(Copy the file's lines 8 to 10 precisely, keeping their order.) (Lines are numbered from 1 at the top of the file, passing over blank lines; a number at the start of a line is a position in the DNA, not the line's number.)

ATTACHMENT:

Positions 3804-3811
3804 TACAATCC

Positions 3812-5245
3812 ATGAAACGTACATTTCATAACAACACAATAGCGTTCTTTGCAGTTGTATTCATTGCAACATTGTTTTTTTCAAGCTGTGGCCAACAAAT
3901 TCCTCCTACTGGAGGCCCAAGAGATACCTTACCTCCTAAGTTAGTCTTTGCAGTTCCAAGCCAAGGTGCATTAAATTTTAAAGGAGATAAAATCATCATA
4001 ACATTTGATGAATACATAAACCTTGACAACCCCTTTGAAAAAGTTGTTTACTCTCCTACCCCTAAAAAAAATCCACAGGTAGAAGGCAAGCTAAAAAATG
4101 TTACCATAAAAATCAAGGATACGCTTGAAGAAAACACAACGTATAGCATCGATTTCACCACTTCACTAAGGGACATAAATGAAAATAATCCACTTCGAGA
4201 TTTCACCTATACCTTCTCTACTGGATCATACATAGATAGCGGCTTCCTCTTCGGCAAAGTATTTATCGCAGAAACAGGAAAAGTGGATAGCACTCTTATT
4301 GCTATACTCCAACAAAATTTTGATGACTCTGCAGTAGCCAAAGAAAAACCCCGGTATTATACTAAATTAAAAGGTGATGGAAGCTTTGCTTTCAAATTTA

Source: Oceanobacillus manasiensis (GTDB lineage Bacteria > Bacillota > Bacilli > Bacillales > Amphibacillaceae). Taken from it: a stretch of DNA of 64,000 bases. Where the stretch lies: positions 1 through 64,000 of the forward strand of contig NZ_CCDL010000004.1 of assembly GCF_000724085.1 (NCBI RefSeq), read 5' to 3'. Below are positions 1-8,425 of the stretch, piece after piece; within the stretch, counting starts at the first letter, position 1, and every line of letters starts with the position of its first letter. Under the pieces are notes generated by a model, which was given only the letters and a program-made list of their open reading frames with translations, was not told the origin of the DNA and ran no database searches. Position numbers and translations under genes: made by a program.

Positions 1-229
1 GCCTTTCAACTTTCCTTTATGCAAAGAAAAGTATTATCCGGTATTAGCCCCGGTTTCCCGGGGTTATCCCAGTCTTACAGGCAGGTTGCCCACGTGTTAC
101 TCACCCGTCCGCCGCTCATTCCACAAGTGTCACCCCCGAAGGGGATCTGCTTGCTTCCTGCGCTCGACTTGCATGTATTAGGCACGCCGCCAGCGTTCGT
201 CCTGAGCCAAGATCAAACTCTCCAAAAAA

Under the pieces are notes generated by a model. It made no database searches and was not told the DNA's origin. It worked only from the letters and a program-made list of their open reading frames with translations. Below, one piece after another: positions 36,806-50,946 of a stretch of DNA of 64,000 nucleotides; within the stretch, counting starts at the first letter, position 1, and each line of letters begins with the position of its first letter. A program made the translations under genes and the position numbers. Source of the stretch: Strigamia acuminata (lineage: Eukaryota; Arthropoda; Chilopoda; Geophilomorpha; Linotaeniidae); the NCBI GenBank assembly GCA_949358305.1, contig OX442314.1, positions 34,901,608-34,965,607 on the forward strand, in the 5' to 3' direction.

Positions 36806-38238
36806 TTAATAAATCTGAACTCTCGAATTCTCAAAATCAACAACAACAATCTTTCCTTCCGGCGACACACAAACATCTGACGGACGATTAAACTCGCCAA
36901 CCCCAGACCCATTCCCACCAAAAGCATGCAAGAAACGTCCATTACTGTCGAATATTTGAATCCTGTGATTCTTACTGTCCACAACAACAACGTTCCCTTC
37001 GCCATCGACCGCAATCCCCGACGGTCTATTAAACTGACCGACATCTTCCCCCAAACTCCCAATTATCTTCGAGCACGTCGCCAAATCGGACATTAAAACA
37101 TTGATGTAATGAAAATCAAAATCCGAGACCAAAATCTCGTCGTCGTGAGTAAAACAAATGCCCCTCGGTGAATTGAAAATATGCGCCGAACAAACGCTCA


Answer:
4201 TTTCACCTATACCTTCTCTACTGGATCATACATAGATAGCGGCTTCCTCTTCGGCAAAGTATTTATCGCAGAAACAGGAAAAGTGGATAGCACTCTTATT
4301 GCTATACTCCAACAAAATTTTGATGACTCTGCAGTAGCCAAAGAAAAACCCCGGTATTATACTAAATTAAAAGGTGATGGAAGCTTTGCTTTCAAATTTA

Source: Oceanobacillus manasiensis (GTDB lineage Bacteria > Bacillota > Bacilli > Bacillales > Amphibacillaceae). Taken from it: a stretch of DNA of 64,000 bases. Where the stretch lies: positions 1 through 64,000 of the forward strand of contig NZ_CCDL010000004.1 of assembly GCF_000724085.1 (NCBI RefSeq), read 5' to 3'. Below are positions 1-8,425 of the stretch, piece after piece; within the stretch, counting starts at the first letter, position 1, and every line of letters starts with the position of its first letter. Under the pieces are notes generated by a model, which was given only the letters and a program-made list of their open reading frames with translations, was not told the origin of the DNA and ran no database searches. Position numbers and translations under genes: made by a program.